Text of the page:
Monday, June 9, 2014


Woodbridge Inn, Jasper, Georgia
When most people get an "ahnvee" (Cajun term designating "longing for") for a certain food to eat, they drive down to the supermarket or convenience store, perhaps search out a Farmer's Market nearby to satisfy their ahnvee.  However, we've been known to develop a yen for peaches during a summer afternoon in New Iberia, Louisiana and drive four hours to Ruston, Louisiana, arriving after dark to book a room, then getting up at daybreak to search for a fruit stand.  A few hours later, we were back on the road with a truckload of peaches, feeling smug because we had gotten our "satisfied."

Nowadays, we just pack up and travel over to north Georgia, a little over two hours away from The Mountain at Sewanee, Tennessee, and spend the night and part of the next day searching for peaches near Ellijay, Georgia.  This week-end, the ahnvee, which is second cousin to "senescht" (a kind of mystical longing for something and a word closer to nostalgia in meaning) overtook me, and we set out for Jasper, Georgia, a town of approximately 4,000, near Ellijay.  I'd never been to Jasper and was skeptical about its attractions, but I was pleasantly surprised to visit one of those small town America sites that was not only near peach suppliers, it offered European fare at the famous Woodbridge Inn and a community theater called the Tater Patch Players that promised a Sunday matinee we decided we couldn't miss. 
Block of marble on
Woodbridge Inn lawn

Jasper is the home of marble mines now owned by Polycor that were developed in 1844 by Samuel Tate who mined a rich vein seven miles long and 1/2 mile wide with a depth of 2,000 feet.  A mansion in town still attests to the wealth he accrued from marble that has been used to construct the New York Stock Exchange annex, the Lincoln Memorial, the Federal Reserve Bank in Cleveland and other notable buildings in the U.S. Many of the buildings and places of business in Jasper have a chunk of the beautiful marble in their yards that enhance the beauty of this clean, charming town.

The Woodbridge Inn, established in 1880, is situated on a site that was once the place of worship for Cherokee Indians who held prayer sessions at sunrise and viewed Sharptown Mountain while chanting their prayers. The first inn on the site was built in 1844 and offered hospitality to some of the early governors and other government officials.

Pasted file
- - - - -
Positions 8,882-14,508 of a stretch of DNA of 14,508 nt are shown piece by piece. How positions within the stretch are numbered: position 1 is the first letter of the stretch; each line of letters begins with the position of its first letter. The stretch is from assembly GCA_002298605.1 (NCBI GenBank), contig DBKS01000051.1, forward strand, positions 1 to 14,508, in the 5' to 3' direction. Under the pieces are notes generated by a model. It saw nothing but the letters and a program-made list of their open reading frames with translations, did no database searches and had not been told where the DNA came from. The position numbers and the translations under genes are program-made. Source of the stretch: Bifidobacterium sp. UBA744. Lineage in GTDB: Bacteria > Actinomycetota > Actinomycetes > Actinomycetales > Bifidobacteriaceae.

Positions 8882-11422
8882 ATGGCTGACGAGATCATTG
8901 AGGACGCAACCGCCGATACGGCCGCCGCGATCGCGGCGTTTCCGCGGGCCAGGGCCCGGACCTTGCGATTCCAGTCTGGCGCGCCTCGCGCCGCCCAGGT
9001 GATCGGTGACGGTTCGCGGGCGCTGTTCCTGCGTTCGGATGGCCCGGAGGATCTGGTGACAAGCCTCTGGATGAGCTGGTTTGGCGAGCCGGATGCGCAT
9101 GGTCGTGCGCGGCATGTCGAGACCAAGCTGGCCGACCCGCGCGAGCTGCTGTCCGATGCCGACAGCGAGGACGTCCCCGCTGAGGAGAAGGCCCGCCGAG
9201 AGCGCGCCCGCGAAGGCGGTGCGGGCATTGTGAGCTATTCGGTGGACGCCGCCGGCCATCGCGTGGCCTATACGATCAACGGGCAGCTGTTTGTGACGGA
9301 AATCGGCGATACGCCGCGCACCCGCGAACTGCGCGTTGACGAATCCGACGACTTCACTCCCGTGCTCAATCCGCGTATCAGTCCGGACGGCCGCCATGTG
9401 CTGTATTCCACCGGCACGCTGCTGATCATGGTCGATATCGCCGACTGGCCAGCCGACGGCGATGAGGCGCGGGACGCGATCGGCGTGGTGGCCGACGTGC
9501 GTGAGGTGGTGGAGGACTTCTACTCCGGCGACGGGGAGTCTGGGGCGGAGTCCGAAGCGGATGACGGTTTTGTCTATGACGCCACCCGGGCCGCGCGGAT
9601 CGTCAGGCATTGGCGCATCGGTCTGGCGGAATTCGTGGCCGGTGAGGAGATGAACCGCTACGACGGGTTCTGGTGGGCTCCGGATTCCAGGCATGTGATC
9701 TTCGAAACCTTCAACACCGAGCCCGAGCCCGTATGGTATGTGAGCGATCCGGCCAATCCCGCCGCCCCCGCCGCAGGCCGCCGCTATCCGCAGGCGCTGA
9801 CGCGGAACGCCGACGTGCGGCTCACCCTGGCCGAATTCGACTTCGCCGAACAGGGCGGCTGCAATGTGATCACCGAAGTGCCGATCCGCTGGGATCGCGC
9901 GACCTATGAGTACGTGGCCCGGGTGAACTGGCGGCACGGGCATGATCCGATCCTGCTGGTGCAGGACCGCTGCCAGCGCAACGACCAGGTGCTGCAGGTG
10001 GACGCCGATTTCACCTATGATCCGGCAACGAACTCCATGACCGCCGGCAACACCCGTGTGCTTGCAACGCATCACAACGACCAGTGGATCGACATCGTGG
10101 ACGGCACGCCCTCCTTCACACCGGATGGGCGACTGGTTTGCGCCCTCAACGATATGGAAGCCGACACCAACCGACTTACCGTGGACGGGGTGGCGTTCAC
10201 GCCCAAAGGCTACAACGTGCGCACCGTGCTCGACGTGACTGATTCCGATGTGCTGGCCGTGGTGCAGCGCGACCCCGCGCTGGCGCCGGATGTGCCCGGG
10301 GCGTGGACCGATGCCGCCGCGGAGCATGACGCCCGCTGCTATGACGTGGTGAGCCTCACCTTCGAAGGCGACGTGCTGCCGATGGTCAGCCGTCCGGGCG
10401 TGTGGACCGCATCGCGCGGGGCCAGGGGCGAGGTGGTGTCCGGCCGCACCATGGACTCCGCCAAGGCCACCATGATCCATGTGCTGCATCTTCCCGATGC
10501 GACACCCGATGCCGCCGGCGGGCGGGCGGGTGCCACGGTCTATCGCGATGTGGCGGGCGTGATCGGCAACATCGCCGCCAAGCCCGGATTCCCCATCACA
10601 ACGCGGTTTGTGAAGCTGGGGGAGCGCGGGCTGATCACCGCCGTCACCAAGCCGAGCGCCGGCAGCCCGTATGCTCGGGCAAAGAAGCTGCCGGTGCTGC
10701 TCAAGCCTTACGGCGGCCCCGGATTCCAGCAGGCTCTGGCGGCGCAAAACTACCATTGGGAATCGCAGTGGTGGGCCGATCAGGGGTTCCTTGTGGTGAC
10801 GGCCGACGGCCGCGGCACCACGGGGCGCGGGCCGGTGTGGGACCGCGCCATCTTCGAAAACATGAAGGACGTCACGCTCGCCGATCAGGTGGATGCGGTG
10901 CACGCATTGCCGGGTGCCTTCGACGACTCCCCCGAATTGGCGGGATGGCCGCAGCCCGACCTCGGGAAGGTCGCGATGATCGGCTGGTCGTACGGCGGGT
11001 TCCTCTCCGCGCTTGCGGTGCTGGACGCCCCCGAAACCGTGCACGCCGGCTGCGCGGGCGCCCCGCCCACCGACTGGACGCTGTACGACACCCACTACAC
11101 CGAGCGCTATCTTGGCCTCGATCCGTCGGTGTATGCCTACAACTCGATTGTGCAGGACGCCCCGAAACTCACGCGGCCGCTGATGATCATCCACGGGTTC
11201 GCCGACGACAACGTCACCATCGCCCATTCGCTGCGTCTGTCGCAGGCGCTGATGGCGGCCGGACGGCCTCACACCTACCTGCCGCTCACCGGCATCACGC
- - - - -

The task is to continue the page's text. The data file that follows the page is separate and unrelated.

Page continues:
The present Woodbridge Inn was purchased by Joe and Brenda Rueffert in 1976 and has been featured on CNN and the Food Network, in Southern Living and the Atlanta Journal Constitution. Hans Rueffert, the chef, caters to varied appetites, including those of vegans and others who need gluten-free fare. Of German lineage, Hans offers special dishes like Champignon Schnitzel and Kase Spatzle, and we savored the house mustard-tarragon vinaigrette salad dressing. We ate at a table in a dining area near a large picture window that overlooked a herb garden and enjoyed the view, as well as the laughter of satisfied customers dining at two tables in our cozy corner. Although Hans, the chef, has undergone major surgery on his stomach and esophagus, he still enjoys cooking and serving excellent cuisine. In May, he led a tour called "Food and Flowers" to the heart of the Julian Alps, a trip that featured three cooking classes, nature walks, and dinners in Italy, Austria and Slovenia.

Near Ellijay, we found peach satisfaction in the R&A Orchards—but the peaches had been shipped from south Georgia since much of the crop in the R&A Orchards hadn't been picked, and some of it had been destroyed during the freeze this winter. The clerk who sold us a basket of the delicious fruit told us that the biggest threat to crops in the area is hail, which is frequently as large as golf balls with spikes in their sides that make holes in the fruit and damage it.

Newborn goat
Further down the road, back in the boonies, we discovered Mountain Valley Farm Store at the end of a dead-end road in sight of the North Georgia Mountains.  The Farm is noted for grass-fed beef and free-range pork (another ahnvee we've had since leaving Cajun country). We spent time outdoors peering at baby goats, a few weeks old, that were frolicking behind a fence—just long enough for me to pick up some barnyard waste on my sandals!

According to Jodi Helmer's Farm Fresh Georgia, there are more than 130 farmers' markets in Georgia where vendors sell products they grow, raise and make, and many of the restaurants in the state now offer food from local farms. A plethora of U-picks thrive in the region around Ellijay, and some of them operate on a system that trusts customers to calculate the cost of their pickings and leave their payments in a locked cash box!

The matinee of the Tater Patch Players, a hilarious performance of Play On, was the surprise event of the "Ahnvee for Peaches" trip, and we returned to the Mountain with increased appreciation for adventures in Small Town America.    
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